Virologists also believe singers could absorb many more particles as they tend to breathe deeper into their diaphragms than they would during normal breathing.

A draft bans both communal singing and wind instruments from services over the “amplified precipitation of potentially infectious drops” and while it has been backed in principle by Protestant leaders, who nevertheless wish to draw a distinction between roomy cathedrals and small village churches, Catholic heads are opposed.

“If the distance rules are abided by, there is no reason why singing should be refrained from altogether,” the German Bishops Conference has said in its own position paper. A spokesman added: “We believe quiet singing and praying should be possible…….”

When we reconvene then I will be recommending shallow breathing, humming and very quiet singing – mezzo piano at most!

Now for something to amuse and entertain you. I thought you might like some poems for a change and a selection of youtube clips taking a quirky look at music. First, I ran a day’s workshop for a mixed adult choir in Royston, Cambridgeshire, for a friend in 2016. With us for the day was a poet in residence who reflected some of the day’s work in verse. As part of the warm up and ice-breaker I took singers through the usual vocal and physical stuff including My bonny lies over the oceanoh bring back my bonny to me, which requires actions throughout and a lot of concentration! You may recall that you have to stand up/sit down alternately on each word beginning with letter ‘B’. Very easy to get confused and always ends in chaos, with much laughter. This is the result of Jude’s experience in verse:

Bring back my body to me

My body’s gone AWOL, I can’t quite tell why.

I brought it this morning, all buttoned up, shy

And cautious, expecting to stay nicely hid,

But Peter said “wiggle” and (goodness me!) wiggle it did!!

I brought it this morning, all buttoned up, shy

And cautious, expecting to stay nicely hid,

But Peter said “wiggle” and (goodness me!) wiggle it did!!

We started constricted, cold and uptight

But the warm-up was ruthless, arms stretched and eyes bright,

Well I got so relaxed; I just let it go,

Now my body’s gone somewhere that I don’t know.

Bring back, bring back, oh bring back my body to me… to me…

Bring back, bring back, oh bring back my body to me!

Bring back my body before it’s too late –

It’s leaning when I’m meaning it to sit straight,

Flailing and failing, detached from my brain.

I send it a message, the message comes back again,

Saying that body’s no longer there –

I tell it to freeze and it jumps in the air.

It’s twisting and listing.  What’s it doing now?

Is it bowling a ball or unfolding a cloud?

When I try to stretch it, it bends like a B,

Is it over the ocean, or under the middle C?

Sitting down when I tell it to stand

And when we started gesturing… well, it got right out of hand

Now it waves, sways, refuses to cower –

From chair bound to air bound in less than an hour…

Bring back my body, I’m asking you please

Bring back my body; I’m down on my knees…

when I thought I was sitting up, straight-backed and British.

How could this body so quickly get skittish?

Maybe it’s gone out to look for the loos.

Maybe it’s gone to get its blue shoes … glued.

I blame it on Peter – I met him and soon,

My body connected with notes, tones and tune,

The pitch got me twitching, the phrases, the flows,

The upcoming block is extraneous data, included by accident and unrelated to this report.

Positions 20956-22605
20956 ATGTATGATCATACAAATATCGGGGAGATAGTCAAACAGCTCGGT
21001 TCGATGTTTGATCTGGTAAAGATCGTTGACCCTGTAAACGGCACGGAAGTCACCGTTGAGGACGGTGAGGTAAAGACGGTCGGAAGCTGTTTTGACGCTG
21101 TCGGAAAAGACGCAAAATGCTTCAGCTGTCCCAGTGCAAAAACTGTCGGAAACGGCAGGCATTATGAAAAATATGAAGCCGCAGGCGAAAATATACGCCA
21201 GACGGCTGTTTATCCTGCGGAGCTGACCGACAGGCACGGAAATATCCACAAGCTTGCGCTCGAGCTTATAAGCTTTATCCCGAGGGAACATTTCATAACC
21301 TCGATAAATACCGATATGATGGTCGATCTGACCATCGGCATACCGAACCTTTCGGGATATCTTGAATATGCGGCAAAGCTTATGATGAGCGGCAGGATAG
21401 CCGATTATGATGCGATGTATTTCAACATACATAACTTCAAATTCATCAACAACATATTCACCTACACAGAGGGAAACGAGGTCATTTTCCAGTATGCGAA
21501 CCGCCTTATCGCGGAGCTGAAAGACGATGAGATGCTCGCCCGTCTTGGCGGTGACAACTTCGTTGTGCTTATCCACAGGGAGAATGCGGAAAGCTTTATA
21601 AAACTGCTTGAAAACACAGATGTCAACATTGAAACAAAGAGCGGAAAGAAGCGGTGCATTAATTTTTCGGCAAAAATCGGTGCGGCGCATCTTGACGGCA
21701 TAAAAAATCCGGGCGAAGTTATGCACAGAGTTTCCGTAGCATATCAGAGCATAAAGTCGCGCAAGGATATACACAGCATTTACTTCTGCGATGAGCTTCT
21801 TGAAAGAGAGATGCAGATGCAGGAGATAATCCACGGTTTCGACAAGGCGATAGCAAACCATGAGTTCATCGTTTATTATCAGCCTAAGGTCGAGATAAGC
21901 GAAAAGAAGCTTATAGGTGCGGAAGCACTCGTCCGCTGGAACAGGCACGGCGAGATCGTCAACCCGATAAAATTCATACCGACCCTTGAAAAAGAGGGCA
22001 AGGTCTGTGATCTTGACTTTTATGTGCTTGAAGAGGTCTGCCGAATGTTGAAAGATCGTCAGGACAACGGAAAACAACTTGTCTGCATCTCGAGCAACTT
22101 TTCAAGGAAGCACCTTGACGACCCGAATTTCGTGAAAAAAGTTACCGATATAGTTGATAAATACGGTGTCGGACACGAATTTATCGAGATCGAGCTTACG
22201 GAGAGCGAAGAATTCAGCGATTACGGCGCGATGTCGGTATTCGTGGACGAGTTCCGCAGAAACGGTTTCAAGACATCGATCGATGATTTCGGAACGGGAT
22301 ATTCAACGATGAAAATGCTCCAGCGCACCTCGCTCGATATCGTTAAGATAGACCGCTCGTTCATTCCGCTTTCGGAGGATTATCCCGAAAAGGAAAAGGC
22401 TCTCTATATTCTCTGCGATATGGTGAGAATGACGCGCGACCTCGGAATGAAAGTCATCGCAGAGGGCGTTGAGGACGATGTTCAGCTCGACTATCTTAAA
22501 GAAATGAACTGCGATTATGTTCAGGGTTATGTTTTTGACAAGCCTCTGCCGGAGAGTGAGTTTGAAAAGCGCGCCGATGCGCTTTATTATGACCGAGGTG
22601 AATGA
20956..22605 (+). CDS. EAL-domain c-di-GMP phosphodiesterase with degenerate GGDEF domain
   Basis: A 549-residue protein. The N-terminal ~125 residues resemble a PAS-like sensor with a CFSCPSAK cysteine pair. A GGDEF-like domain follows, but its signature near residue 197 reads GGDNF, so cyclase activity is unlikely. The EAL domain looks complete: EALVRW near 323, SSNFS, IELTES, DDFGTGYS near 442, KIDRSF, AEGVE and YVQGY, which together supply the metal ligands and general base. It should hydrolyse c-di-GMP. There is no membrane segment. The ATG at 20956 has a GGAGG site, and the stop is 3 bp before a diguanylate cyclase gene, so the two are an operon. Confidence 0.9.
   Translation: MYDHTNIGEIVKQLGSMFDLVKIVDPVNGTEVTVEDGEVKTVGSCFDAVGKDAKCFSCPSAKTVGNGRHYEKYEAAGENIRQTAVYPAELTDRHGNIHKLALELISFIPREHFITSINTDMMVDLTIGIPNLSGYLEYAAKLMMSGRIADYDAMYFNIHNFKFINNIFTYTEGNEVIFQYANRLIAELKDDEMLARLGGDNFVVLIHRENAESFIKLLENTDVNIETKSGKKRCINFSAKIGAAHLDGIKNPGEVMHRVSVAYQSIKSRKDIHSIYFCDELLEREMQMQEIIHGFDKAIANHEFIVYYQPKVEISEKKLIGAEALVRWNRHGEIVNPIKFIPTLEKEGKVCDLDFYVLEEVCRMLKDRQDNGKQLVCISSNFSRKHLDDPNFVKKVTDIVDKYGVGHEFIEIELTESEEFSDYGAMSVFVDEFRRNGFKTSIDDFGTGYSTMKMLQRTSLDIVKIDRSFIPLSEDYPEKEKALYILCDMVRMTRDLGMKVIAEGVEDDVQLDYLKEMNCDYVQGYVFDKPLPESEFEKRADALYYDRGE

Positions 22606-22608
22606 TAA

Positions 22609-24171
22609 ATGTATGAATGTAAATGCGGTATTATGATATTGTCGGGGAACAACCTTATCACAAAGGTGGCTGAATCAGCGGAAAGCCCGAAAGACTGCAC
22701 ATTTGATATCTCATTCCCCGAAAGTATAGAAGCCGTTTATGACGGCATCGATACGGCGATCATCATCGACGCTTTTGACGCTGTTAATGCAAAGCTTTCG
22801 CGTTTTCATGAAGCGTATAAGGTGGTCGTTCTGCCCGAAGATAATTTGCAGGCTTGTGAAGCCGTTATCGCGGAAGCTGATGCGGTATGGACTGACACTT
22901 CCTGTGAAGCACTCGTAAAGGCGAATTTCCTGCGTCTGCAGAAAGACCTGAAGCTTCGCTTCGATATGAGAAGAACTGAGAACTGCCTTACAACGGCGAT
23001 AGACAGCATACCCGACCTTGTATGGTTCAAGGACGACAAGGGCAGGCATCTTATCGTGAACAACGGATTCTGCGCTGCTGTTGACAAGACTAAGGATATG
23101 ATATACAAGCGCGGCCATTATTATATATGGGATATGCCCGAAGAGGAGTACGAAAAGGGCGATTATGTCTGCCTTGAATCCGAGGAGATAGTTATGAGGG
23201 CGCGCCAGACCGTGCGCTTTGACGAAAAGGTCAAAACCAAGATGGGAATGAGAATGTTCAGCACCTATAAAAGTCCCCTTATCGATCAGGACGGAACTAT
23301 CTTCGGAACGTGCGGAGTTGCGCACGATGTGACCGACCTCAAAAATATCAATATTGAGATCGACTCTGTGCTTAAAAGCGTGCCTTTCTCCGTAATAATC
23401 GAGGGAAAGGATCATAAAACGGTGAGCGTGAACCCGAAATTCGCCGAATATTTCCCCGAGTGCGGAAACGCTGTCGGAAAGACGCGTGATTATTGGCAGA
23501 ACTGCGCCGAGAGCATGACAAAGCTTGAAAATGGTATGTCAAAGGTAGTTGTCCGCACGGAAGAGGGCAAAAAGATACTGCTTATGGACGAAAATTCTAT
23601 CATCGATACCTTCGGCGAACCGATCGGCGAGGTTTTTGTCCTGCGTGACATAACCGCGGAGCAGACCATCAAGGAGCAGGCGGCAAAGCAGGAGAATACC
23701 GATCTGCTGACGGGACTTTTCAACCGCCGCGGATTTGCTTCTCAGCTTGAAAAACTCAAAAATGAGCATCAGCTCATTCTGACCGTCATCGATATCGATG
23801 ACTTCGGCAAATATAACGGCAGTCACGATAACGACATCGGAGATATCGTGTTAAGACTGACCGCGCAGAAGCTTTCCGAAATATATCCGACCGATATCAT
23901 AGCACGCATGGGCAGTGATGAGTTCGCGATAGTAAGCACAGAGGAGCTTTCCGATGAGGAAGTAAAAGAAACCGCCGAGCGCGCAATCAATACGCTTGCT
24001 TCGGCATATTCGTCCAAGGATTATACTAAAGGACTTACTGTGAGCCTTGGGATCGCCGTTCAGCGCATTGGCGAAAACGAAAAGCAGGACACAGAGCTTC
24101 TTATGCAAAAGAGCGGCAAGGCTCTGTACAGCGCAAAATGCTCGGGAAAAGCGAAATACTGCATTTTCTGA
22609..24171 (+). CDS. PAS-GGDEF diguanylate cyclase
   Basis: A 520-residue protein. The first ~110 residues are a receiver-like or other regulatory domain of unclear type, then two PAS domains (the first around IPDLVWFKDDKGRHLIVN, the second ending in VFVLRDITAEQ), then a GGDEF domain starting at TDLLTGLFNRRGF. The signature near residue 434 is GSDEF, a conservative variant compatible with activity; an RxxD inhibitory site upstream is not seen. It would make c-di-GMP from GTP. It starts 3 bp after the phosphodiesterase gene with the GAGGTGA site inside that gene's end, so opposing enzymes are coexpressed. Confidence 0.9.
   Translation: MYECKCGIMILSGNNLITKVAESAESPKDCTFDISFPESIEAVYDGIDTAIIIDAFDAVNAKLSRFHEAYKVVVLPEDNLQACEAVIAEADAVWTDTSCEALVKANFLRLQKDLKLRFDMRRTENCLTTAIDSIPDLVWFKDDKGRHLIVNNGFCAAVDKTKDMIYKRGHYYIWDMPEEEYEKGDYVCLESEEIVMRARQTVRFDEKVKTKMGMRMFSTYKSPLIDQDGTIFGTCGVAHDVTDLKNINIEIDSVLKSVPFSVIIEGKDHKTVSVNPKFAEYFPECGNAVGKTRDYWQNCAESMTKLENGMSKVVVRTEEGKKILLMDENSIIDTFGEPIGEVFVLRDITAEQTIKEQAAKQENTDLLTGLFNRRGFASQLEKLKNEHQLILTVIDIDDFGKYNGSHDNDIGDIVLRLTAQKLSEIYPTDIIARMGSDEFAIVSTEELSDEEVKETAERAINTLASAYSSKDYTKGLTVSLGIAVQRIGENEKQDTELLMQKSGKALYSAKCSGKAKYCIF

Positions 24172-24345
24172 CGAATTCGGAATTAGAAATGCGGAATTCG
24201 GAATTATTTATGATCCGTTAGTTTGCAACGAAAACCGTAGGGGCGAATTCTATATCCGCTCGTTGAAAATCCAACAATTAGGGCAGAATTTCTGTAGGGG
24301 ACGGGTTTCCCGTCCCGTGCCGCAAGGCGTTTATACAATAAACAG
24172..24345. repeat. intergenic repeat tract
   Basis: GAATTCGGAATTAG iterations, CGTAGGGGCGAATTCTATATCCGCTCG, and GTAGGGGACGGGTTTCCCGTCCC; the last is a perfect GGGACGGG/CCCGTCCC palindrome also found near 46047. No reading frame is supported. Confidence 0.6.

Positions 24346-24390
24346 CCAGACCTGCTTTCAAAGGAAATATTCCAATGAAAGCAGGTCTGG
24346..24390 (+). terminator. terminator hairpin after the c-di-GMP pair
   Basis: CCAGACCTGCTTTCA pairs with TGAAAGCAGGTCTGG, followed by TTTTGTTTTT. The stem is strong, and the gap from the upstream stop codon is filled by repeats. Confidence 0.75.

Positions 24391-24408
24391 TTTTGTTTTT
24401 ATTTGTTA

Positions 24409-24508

And all of a sudden my body was touching its toes…with its elbows!

No! Don’t bring back my body.  Let it go free –

It’s nobody’s fault, it’s the music you see,

The legs that loosen, the arms that start swinging,

I don’t blame it on Peter.  I blame it on singing…

Jude Simpson October 2016

The power of singing eh?!

This next poem just makes me smile, and amidst the savagery of coronavirus, it’s lovely to refer to ‘infection’ in a positive way. This would be a pandemic without a cure and from which no protection is required. Happily no scientists would get funding for vaccine research.

Smiling Is Infectious
by Jez Alborough (often att. to Spike Milligan)

Smiling is infectious,
you catch it like the flu,
When someone smiled at me today,
I started smiling too.


I passed around the corner
and someone saw my grin.
When he smiled I realized
I’d passed it on to him.


I thought about that smile,
then I realized its worth.
A single smile, just like mine
could travel round the earth.


So, if you feel a smile begin,
don’t leave it undetected.
Let’s start an epidemic quick,
and get the world infected!

And so to some music…..

Let’s start by considering THE VOICE, but not singing as we know it (Jim). Using sounds and effects only, Beardyman – whose background is Beatboxing – demonstrates creating an aural cake!

Ever wondered if a whole choir could do the same thing, creating a soundscape vocally? Yes they can, and in May 2006 Honda launched their latest Civic model with a TV advert.

Recently there have been many online ‘quarantine’ or ‘isolation’ singing opportunities available and technology has been put to good use, as many of you are experiencing. The first ‘massed online choir’ to hit the scene was in 2010 when American composer Eric Whitacre (a bit of a Stateside Bob Chilcott!!) put together a performance of his piece Lux Arumque by collecting recordings from 185 singers and mixing them together. A brilliant first appearance, which not only created awe and wonder in the singing world, but was excellent promotion and publicity for Mr EW himself!! And why not? This was followed by Sleep which brought together over 2000 singers. There is now a lot of similar stuff on youtube and ere long, the technology will exist to be able to assemble this stuff in real time, I’m sure.